The final analysis?  Go out and purchase Disposable Heroes: Coffin for 7 Brothers!  The game is crisp and realistic.  Additionally, the game is very easily "tweaked" if you want to slightly change a value.  I for one did not find a need to although I might in the future.  I liked it so much I bought the modern supplement and the Vietnam supplement, and i have plans to purchase Angriff, Urrah, and Go Forward Together.  My biggest issue is that I don't have enough guys painted to field a full platoon for WWII or Modern yet.  But that will come in time! What a great game. Huzzah!

Friday, February 10, 2012

Disposable Heroes First Game!

I played a quick game of Disposable Heroes / Coffin for Seven Brothers this evening on Game Night.  It was the first time I got to take my 1:72  WWII guys out for a spin and I have to admit I had fun.
While I am still a little choppy with the DH rules, I will say one thing – playing a skirmish game is altogether different than playing a platoon-based game.

Right off the bat, I’ll warn the faint of heart – Disposable Heroes is not a game for those with weak constitutions.  Bad tactics are paid for in blood and plastic.  Good tactics are rewarded with a modicum of battlefield success.  What a bloody mess this was!

Scenario pitted a German platoon with an attached Stug III tasked with seizing a road junction occupied by a very understrength American platoon.  The Americans occupied the houses around the junction and hoped for the best.  There were no crew-served weapons save for the on-board MG on the Stug and an American BAR team with a gorgeous field of fire in a stone house.
Waiting for Jerry...

BAR Gunner scans his field of fire

Platoon Command Group waits in the woods

Outrageously, the American platoon leader SHOT THE GERMAN PLATOON LEADER on the second turn….  This didn’t bode well for the Germans.  It was poetic justice for the entire command group almost being waxed in their command post next to the junction.  I need a bigger table…
The BAR team also scored impressive hits on the Germans right as they crossed their own line of departure and began the attack.
Germans advancing

Attempting to flank the American left...crossing a linear danger area.  the yellow bead indicates their movement is complete.

Americans making short work of the moving Germans...

fighting back!

Once the STUG finally acquired the team in the house though, they were toast.  Those MGs really hurt.
The Germans attempted to flank the American left and were thrown back with 4 casualties.  Back to the drawing board for Fritz.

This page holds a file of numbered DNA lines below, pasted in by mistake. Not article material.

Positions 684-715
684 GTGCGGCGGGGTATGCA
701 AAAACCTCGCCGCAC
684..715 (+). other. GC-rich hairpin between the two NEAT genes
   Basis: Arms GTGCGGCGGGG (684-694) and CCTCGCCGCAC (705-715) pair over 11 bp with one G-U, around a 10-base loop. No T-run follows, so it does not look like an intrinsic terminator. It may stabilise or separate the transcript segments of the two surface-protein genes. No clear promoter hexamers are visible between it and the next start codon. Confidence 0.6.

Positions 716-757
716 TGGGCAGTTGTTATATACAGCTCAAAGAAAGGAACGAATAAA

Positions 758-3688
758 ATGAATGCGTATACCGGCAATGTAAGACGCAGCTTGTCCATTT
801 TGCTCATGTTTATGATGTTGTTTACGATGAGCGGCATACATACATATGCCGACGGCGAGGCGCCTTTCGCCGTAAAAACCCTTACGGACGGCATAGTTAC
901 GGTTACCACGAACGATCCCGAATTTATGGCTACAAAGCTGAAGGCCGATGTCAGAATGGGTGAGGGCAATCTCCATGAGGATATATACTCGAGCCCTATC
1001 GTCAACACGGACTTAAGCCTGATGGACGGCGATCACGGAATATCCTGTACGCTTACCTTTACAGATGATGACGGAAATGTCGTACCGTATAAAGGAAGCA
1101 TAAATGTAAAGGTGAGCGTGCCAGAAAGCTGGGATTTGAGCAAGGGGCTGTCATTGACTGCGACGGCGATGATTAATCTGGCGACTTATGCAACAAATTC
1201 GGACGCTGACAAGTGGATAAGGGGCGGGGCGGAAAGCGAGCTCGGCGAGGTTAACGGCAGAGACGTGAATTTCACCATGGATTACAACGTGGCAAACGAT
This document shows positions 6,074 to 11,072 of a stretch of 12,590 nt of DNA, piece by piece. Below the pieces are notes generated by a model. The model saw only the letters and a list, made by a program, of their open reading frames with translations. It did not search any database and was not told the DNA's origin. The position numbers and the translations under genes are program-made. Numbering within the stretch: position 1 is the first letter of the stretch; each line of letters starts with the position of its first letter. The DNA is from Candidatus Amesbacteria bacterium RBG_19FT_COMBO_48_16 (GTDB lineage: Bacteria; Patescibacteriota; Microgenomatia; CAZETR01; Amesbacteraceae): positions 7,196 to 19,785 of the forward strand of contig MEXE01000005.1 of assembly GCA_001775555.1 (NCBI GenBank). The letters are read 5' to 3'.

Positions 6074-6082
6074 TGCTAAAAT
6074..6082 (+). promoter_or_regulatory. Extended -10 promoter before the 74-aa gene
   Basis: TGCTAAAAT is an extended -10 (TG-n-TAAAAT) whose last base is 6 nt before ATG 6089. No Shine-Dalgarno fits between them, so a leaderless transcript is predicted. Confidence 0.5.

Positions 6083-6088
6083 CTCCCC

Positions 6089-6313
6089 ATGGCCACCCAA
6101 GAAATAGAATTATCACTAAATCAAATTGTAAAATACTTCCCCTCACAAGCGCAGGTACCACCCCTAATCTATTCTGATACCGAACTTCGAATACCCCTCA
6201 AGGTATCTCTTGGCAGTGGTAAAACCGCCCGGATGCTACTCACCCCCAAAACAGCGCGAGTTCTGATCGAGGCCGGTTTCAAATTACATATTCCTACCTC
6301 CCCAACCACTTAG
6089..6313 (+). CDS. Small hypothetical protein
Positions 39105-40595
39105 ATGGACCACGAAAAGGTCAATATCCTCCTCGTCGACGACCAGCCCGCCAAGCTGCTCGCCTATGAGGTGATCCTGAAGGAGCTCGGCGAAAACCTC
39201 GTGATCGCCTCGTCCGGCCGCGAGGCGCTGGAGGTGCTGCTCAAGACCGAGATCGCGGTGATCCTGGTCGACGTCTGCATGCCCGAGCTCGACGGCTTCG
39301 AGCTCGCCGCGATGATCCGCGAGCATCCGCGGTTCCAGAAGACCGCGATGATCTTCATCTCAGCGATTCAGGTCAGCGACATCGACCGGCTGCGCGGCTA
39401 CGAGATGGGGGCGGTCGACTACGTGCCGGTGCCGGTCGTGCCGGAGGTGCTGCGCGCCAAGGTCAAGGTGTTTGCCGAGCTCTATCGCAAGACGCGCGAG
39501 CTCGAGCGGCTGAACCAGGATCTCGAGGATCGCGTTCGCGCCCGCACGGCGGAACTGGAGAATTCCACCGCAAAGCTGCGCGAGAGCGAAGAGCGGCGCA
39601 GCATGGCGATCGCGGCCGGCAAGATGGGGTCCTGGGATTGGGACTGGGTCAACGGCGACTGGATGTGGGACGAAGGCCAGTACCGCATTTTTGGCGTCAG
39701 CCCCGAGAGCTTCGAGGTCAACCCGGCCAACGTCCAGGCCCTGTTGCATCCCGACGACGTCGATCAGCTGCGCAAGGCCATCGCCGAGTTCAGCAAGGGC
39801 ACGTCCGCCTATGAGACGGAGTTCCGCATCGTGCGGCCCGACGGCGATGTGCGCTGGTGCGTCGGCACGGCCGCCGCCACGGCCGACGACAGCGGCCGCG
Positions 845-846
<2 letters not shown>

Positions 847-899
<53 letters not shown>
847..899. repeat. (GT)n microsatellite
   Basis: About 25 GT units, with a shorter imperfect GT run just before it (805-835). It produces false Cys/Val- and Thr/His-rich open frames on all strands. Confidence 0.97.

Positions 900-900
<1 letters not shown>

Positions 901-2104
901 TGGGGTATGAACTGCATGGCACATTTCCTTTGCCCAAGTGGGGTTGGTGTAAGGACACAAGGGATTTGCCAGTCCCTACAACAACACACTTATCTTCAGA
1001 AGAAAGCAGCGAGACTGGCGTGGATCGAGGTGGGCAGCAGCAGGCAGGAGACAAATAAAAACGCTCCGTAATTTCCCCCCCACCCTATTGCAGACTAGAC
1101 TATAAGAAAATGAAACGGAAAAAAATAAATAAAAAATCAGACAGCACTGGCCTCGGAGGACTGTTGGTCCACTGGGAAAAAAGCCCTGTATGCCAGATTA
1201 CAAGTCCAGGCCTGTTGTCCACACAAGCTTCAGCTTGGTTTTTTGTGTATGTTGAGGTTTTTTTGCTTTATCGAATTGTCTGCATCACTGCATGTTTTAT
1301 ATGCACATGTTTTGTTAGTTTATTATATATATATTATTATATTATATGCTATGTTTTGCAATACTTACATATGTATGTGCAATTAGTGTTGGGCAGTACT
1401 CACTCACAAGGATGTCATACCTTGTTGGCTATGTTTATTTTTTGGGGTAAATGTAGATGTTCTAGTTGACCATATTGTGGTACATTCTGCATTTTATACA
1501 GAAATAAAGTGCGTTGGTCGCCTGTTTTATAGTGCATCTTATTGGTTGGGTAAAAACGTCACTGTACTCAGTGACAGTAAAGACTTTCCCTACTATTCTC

Germans taking cover.

platoon leader is killed - one of the first casualties of the battle...

STUG advancing!

Americans firing shortly before close-assaulting the STUG

Germans throw an all-out gamble to flank the American position

But the STUG is blown up after a successful close assault.  Game over Jerry!

Meanwhile the  American platoon leader dashed across the road and took up position in the house to direct the battle from there, comfortably ensconced  behind the -4 ACC cover!  (meaning it takes rolling a 1 on a D10 to hit him!)  The American squad guarding the left occupied the woods to their front to try and take out that Stug as it passed by.  Fat chance – the Stug took 3 turns to acquire the Americans in the house, it wasn’t moving!  Long story short, the Americans assaulted the Stug and not only immobilized it, but the “sticky bomb” placed on the hull resulted in a catastrophic kill for the Stug and it brewed up.
Game over for the Germans.  The Americans held the junction with the loss of their BAR team and most of the platoon HQs (platoon sergeant, radio man, and a rifleman runner).

I have some thoughts on Disposable Heroes so far.  I like it.  I found out towards the end of the match that good tactics are rewarded.

 FLANK THEM!  Flanking the enemy should be accomplished wherever and whenever possible.

SUPPORT SYSTEMS:  I completely understand why we have SAWs in our modern forces (squad automatic weapons) and I completely understand why we have light machine guns in our platoons.  If only I would have had them painted up for tonight!  The advances would have been a lot easier going against suppressed troops.

COVERING FIRE! Moving forward with out the cover of smoke or a belt-fed or crew served weapon to suppress the enemy is a bad idea.  Advancing up to the enemy’s kill zone ends badly in this game.

ANTI TANK: You should spend the extra points for AT weapons if you know you’ll be facing tanks.

Okay time for some critiques – there are lots of “little” rules in DH that I learned as I was playing.  Too many to remember for the first time (like using a semi auto weapon system – it allows you to move 6” and not pay a penalty when firing)  the rules made the game choppy but I imagine that corrects itself with time.
I’m not sure I’m getting the acquisition rules for guns on vehicles completely.  I understand it’s hard to hit infantry in cover and concealment but is it really that hard to hit a house with a tank gun?  Am I missing the point? 
All in all I had a fun time.  I am looking forward to doing a few more games and then moving up to the Vietnam and Modern Supplements I purchased.